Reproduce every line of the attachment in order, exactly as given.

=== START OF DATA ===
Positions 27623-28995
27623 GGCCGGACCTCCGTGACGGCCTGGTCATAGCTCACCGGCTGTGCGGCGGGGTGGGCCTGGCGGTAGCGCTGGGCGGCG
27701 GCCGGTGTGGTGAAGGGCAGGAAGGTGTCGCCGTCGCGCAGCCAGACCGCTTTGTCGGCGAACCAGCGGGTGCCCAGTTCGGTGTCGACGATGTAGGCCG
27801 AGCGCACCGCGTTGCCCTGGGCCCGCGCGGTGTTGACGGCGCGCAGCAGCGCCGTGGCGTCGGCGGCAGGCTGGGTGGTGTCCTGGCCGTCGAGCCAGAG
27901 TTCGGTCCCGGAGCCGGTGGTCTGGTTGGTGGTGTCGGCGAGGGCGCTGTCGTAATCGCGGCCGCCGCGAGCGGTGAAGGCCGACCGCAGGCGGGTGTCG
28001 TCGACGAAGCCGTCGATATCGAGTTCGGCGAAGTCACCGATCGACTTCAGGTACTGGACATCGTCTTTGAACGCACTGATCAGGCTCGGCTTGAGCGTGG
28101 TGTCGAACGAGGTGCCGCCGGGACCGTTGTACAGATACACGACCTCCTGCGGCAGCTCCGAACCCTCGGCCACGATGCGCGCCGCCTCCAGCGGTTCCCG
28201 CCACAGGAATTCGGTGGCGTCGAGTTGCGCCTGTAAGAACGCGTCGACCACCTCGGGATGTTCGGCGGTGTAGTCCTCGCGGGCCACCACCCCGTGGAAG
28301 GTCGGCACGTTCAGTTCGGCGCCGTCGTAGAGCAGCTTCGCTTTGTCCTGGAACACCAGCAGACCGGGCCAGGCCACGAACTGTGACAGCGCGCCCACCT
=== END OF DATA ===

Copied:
Positions 27623-28995
27623 GGCCGGACCTCCGTGACGGCCTGGTCATAGCTCACCGGCTGTGCGGCGGGGTGGGCCTGGCGGTAGCGCTGGGCGGCG
27701 GCCGGTGTGGTGAAGGGCAGGAAGGTGTCGCCGTCGCGCAGCCAGACCGCTTTGTCGGCGAACCAGCGGGTGCCCAGTTCGGTGTCGACGATGTAGGCCG
27801 AGCGCACCGCGTTGCCCTGGGCCCGCGCGGTGTTGACGGCGCGCAGCAGCGCCGTGGCGTCGGCGGCAGGCTGGGTGGTGTCCTGGCCGTCGAGCCAGAG
27901 TTCGGTCCCGGAGCCGGTGGTCTGGTTGGTGGTGTCGGCGAGGGCGCTGTCGTAATCGCGGCCGCCGCGAGCGGTGAAGGCCGACCGCAGGCGGGTGTCG
28001 TCGACGAAGCCGTCGATATCGAGTTCGGCGAAGTCACCGATCGACTTCAGGTACTGGACATCGTCTTTGAACGCACTGATCAGGCTCGGCTTGAGCGTGG
28101 TGTCGAACGAGGTGCCGCCGGGACCGTTGTACAGATACACGACCTCCTGCGGCAGCTCCGAACCCTCGGCCACGATGCGCGCCGCCTCCAGCGGTTCCCG
28201 CCACAGGAATTCGGTGGCGTCGAGTTGCGCCTGTAAGAACGCGTCGACCACCTCGGGATGTTCGGCGGTGTAGTCCTCGCGGGCCACCACCCCGTGGAAG
28301 GTCGGCACGTTCAGTTCGGCGCCGTCGTAGAGCAGCTTCGCTTTGTCCTGGAACACCAGCAGACCGGGCCAGGCCACGAACTGTGACAGCGCGCCCACCT